The opinion of the court was delivered by: J. Michael Seabright United States District Judge
ORDER GRANTING DEFENDANT'S MOTION TO DISMISS, AND DENYING PLAINTIFF'S EMERGENCY PETITION TO DISMISS DEFENDANT'S NON-CONFORMING PLEADINGS
Pro se Plaintiff Kermit Rydell ("Plaintiff" or "Rydell") alleges that
Defendant Servco Auto Windward ("Defendant" or "Servco")*fn1
violated the Fair Credit Reporting Act ("FCRA"), 15 U.S.C. §
1681, et seq., by obtaining a credit report from each of the three
major credit reporting agencies (TransUnion, Experian, and Equifax),
when he authorized Servco to obtain "a consumer credit report" --
i.e., under his theory, only one credit report. Servco moves to
dismiss, arguing that the Complaint fails to state a claim upon which
relief can be granted.
In response, Plaintiff filed an "Emergency Petition to Dismiss Defendant's Non-Conforming Pleadings" ("Emergency Petition"), seeking to strike certain documents filed by Servco.
Based on the following, the court GRANTS Servco's Motion to Dismiss, and DENIES Plaintiff's Emergency Petition.*fn2
Servco is an automobile dealership located in Kaneohe, Hawaii. Doc. No. 1, Compl. ¶ 2. On February 24, 2011, Plaintiff signed a Hawaii Credit Application form ("credit application"), in connection with a potential financing and purchase of an automobile. Id. ¶ 9 & Ex. D. In his credit application, Plaintiff authorized the following:
I authorize [Servco] and any financial institution(s) or creditor(s) with whom you share my application to obtain a consumer credit report, check my credit and employment history, and answer questions about their credit transactions or experiences with me.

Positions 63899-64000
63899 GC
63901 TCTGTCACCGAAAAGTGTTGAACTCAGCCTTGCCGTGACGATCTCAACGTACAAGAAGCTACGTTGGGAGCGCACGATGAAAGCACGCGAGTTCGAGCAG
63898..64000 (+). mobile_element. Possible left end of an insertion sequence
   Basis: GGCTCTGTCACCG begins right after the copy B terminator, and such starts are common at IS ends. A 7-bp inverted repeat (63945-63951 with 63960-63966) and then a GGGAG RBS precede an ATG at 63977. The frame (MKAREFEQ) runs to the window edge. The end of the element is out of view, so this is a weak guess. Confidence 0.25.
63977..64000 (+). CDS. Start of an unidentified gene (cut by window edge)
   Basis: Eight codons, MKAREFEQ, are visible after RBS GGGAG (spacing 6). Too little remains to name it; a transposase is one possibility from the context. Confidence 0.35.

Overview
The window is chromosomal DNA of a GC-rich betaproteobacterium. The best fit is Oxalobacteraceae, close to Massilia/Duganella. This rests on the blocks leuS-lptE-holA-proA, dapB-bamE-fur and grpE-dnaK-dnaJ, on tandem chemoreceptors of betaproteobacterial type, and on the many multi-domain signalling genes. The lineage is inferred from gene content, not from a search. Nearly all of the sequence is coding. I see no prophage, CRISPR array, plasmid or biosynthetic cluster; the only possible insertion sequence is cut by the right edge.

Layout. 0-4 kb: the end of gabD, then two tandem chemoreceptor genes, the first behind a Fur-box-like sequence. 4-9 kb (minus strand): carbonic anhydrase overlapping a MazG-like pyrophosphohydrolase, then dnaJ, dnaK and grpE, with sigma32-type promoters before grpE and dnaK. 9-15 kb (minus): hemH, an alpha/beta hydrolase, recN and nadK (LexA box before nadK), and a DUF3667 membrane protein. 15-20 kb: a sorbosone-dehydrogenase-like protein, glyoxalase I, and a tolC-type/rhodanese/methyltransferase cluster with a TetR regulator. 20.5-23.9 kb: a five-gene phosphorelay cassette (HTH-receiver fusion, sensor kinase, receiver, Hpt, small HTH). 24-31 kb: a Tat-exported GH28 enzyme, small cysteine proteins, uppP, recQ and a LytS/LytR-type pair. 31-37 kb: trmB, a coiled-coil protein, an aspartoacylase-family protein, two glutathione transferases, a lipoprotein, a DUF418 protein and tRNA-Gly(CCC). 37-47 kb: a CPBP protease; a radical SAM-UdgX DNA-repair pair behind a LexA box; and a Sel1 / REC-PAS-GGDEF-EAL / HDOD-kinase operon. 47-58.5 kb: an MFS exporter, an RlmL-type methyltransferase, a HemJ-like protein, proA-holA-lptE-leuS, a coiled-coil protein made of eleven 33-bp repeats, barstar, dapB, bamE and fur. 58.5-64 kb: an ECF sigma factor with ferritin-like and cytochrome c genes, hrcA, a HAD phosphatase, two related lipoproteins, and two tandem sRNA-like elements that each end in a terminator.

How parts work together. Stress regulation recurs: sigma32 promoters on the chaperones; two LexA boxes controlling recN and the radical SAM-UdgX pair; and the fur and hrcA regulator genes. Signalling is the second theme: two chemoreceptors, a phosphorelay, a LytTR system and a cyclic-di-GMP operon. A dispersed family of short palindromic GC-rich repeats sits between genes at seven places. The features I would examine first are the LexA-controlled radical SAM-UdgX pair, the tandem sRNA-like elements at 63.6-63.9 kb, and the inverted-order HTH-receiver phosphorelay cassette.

Based on Plaintiff's credit application, Servco "pulled a full credit report from each and every one of the three major consumer credit agencies, namely TransUnion, Experian and Equifax." Id. ¶ 8. Plaintiff concedes that he authorized Servco to obtain a consumer credit report, but contends that Servco violated the FCRA, 15 U.S.C. § 1681b(a)(2), by exceeding the scope of his authorization and obtaining more than one consumer credit report. Id. ¶ 12. The Complaint alleges Plaintiff's credit rating was damaged, and seeks actual or statutory damages for the two "unauthorized" credit inquiries. Id. ¶¶ 29-30. It also seeks an order compelling Experian and Equifax to expunge those inquiries from their records. Id. at 10, ¶¶ 5-6.
A. Motion to Dismiss Pursuant to Rule 12(b)(6)
Federal Rule of Civil Procedure 12(b)(6) permits a motion to dismiss a claim for "failure to state a claim upon which relief can be granted[.]"
"To survive a motion to dismiss, a complaint must contain sufficient factual matter, accepted as true, to 'state a claim to relief that is plausible on its face.'" Ashcroft v. Iqbal, 129 S. Ct. 1937, 1949 (2009) (quoting Bell Atlantic Corp. v. Twombly, 550 U.S. 544, 570 (2007)); see also Weber v. Dep't of Veterans Affairs, 521 F.3d 1061, 1065 (9th Cir. 2008). This tenet -- that the court must accept as true all of the allegations contained in the complaint -- "is inapplicable to legal conclusions." Id. Accordingly, "[t]hreadbare recitals of the elements of a cause of action, supported by mere conclusory statements, do not suffice." Id. (citing Twombly, 550 U.S.at 555). Rather, "[a] claim has facial plausibility when the plaintiff pleads factual content that allows the court to draw the reasonable inference that the defendant is liable for the misconduct ...